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The Consequence of Bolt Failures

Failure from lack of locking mechanism resulting of metal fatigue

Often fatigue failure is a result of the bolt self-loosening which reduces the clamp
force acting on the joint. Joint slip then occurs which leads the bolt being subjected
to bending loads and subsequently failing by fatigue. Figure below is a view of a
classical reverse bending fatigue fracture of a bolt. The arrows point to the initiation
sites of the fatigue crack. Metal fatigue can be a result of a design deficiency as well
as improper assembly of the part.

This figure shows that the bolt was found out of position after the crane transmission
jumped out of gear dropping a heavy load.

Suggested action:

In order to prevent bolts from loosening over time, various locking

mechanisms are employed. They include lock washers, locking nuts, jam
nuts, mechanical deformations, wire wrap, cotter pins, metal locks, expansion
anchors, helical coils and polymer locking compounds. If the locking
mechanism is not applied to the machinery during manufacture, a
catastrophic event may result.
There is sufficient clamp force present on the joint interface to prevent
relative motion between the bolt head or nut and the joint.
The joint is designed to allow for the effects of embedding and stress

Failure from improper torque

As the nut and bolt are tightened, the two plates are clamped together. The
thread angle in the bolt converts the force applied into tension (or stretch) in
the bolt shank. The amount of the tension created in the bolt is critical.
A bolt tensioned properly works at its optimum efficiency and will resist
coming undone. However, if the tension is too low, the nut could vibrate or
work loose. If the tension is too high (overstretched), the bolt could break.
When threaded fasteners are utilized, the amount of tightening or bolt torque
is often important. Figure 10 shows a view of a failed wheel stud compared to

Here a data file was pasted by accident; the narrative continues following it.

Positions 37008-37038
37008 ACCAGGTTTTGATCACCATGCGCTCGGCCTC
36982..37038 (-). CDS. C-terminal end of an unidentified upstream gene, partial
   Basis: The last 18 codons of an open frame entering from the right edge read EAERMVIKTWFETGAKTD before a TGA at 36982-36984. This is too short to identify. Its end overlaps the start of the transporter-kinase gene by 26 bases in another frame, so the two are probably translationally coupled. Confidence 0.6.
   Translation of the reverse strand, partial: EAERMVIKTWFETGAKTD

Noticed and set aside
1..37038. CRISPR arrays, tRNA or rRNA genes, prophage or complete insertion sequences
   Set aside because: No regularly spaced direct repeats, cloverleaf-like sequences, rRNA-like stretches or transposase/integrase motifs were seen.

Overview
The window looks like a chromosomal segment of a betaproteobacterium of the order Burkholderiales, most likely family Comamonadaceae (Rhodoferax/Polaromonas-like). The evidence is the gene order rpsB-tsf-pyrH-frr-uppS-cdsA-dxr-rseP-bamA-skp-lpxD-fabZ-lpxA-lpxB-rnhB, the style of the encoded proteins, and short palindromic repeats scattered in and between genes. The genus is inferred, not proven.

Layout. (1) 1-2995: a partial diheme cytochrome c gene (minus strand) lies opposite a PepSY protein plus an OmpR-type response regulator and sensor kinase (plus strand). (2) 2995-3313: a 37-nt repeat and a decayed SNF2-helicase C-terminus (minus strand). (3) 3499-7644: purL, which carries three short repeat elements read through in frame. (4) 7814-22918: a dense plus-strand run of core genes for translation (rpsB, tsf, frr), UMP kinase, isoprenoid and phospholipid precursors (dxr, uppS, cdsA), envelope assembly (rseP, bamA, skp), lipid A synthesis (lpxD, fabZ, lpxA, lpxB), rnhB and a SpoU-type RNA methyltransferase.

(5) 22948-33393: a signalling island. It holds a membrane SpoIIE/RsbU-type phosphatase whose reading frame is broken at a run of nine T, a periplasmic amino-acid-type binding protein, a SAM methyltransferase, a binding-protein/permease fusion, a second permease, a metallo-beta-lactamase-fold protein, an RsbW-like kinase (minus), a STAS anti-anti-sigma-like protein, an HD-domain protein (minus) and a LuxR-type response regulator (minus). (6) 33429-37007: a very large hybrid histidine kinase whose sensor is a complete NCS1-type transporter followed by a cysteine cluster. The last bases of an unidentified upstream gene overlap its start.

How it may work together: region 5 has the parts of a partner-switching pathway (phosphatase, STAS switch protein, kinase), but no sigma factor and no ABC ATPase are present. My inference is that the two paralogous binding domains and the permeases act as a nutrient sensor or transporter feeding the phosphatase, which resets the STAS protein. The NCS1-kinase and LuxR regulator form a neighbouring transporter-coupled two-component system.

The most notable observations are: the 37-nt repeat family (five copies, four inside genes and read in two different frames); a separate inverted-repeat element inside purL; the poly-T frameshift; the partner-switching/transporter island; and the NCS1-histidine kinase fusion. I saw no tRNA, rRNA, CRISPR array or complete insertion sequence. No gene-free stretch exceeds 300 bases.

a new one. This bolt failed as a result of insufficient torque. Figure 11 shows a
part of the stud that was bearing on the wheel rim causing severe wear of the
thread, another indicator of insufficient bolt torque.


Figure 11

Suggested Action

The appropriate torque is required in order to prevent relative flexing of the

two parts being fastened and to assure an acceptable mechanical connection.

Every bolt has a correct optimum torque/tension figure for each fastening
application. It is important to have these figures available so that the end
product will be safe, efficient and economical.

Failure from improper design

As shown in Figure 12, the bolt failed in the threaded section at a shear point in the
bracket. It is generally considered poor design to allow significant alternating shear
or bending forces in the vicinity of the threaded section of the bolt since the threads
form a stress riser and tend to initiate fatigue cracks, as happened in this case

Suggested action:
A better design would be to utilize a bolt with a shorter threaded section so that the
unthreaded shank material is at the shear area of the bracket. This eliminates the
stress riser from the threaded section and increases the effective bolt diameter.

Failure due to improper manufacture

Figure 17 is a view of the right rear control arm of a midsize automobile that rolled
over while traveling on an interstate highway. it is apparent that the control arm bolt
is out of position and, in fact, fractured near the threaded end. With little evidence
of an extreme force application at the right rear suspension, it appeared unusual
that a bolt would fracture from an overload in such a manner. The bolt was removed
and tested. The exterior surface hardness was found to vary considerably along the
bolt length, resulting in a stress discontinuity at the fracture surface. The
nonuniformity of hardness occured from improper heat treatment of the bolt during


Suggested Action

Proper heat treatment of the material